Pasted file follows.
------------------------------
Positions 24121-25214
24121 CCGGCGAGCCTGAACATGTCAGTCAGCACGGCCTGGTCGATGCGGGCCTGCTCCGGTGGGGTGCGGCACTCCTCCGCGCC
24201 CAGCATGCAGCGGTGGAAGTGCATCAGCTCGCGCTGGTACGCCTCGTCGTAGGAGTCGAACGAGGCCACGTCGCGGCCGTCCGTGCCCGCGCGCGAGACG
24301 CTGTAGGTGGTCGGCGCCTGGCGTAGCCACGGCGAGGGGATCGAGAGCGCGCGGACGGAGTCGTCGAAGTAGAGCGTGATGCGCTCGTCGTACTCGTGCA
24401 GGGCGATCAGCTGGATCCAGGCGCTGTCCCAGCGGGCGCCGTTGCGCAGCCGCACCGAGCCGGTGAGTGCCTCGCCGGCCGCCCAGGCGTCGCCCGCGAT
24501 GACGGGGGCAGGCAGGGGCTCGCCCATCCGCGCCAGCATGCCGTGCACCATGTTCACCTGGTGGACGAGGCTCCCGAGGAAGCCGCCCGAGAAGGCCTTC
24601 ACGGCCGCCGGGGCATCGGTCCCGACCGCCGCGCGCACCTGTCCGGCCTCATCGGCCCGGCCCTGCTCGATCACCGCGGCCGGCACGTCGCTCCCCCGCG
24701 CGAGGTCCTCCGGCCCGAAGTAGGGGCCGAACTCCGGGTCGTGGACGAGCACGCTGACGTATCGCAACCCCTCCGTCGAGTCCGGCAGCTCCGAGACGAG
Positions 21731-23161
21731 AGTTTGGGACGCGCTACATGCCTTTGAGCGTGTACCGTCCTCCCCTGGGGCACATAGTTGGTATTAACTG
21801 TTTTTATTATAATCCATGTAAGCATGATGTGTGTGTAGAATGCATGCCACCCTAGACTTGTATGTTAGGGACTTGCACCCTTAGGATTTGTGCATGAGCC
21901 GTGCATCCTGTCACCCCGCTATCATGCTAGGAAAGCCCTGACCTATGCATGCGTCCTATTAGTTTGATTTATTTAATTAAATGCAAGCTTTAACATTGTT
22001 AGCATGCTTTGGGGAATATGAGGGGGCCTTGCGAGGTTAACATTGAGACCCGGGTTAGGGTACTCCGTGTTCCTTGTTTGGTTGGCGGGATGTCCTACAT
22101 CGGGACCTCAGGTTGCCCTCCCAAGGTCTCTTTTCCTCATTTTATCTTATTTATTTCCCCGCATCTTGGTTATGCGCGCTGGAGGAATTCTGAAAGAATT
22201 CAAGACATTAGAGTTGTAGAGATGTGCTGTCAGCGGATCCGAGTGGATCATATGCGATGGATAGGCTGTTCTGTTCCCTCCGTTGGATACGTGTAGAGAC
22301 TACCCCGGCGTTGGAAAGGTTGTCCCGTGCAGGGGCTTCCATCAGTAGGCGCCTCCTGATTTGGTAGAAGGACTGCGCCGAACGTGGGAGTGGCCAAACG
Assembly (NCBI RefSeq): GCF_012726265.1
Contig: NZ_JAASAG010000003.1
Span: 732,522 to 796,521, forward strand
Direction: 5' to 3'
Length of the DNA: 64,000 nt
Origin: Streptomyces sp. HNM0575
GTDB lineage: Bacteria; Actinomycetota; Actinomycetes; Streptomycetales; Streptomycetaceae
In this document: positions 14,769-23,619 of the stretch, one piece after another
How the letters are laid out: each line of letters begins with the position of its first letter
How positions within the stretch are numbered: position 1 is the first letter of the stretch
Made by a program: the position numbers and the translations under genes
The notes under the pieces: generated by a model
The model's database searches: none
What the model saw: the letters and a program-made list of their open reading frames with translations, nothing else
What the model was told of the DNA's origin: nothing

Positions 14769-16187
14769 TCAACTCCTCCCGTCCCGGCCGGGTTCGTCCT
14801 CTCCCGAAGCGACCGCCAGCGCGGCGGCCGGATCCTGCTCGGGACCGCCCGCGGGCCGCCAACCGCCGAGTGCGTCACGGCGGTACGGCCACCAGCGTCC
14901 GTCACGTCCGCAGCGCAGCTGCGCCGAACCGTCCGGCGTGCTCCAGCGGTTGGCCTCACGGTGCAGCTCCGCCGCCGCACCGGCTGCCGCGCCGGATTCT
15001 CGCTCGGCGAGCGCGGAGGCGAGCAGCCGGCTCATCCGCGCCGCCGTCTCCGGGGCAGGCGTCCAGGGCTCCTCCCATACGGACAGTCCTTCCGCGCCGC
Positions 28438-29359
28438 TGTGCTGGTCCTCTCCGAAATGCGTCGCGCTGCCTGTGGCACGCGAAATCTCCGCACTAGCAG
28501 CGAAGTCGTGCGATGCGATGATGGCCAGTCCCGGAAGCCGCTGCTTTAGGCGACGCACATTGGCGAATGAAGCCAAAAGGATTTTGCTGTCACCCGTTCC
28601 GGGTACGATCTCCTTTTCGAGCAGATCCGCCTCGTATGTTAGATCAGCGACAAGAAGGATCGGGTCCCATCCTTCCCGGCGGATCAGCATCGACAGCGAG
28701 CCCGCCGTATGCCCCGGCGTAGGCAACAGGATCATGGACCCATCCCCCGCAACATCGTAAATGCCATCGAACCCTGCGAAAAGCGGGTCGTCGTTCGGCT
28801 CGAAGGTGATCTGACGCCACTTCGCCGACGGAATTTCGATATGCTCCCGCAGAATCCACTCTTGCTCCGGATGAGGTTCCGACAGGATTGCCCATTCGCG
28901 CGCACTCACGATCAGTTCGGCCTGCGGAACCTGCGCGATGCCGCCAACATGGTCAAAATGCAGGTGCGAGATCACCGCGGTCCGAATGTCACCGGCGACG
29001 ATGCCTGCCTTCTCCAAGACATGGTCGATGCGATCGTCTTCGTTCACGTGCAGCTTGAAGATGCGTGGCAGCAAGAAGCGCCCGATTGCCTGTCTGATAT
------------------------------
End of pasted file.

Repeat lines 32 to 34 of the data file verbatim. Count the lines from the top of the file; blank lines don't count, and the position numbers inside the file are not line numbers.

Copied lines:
Positions 14769-16187
14769 TCAACTCCTCCCGTCCCGGCCGGGTTCGTCCT
14801 CTCCCGAAGCGACCGCCAGCGCGGCGGCCGGATCCTGCTCGGGACCGCCCGCGGGCCGCCAACCGCCGAGTGCGTCACGGCGGTACGGCCACCAGCGTCC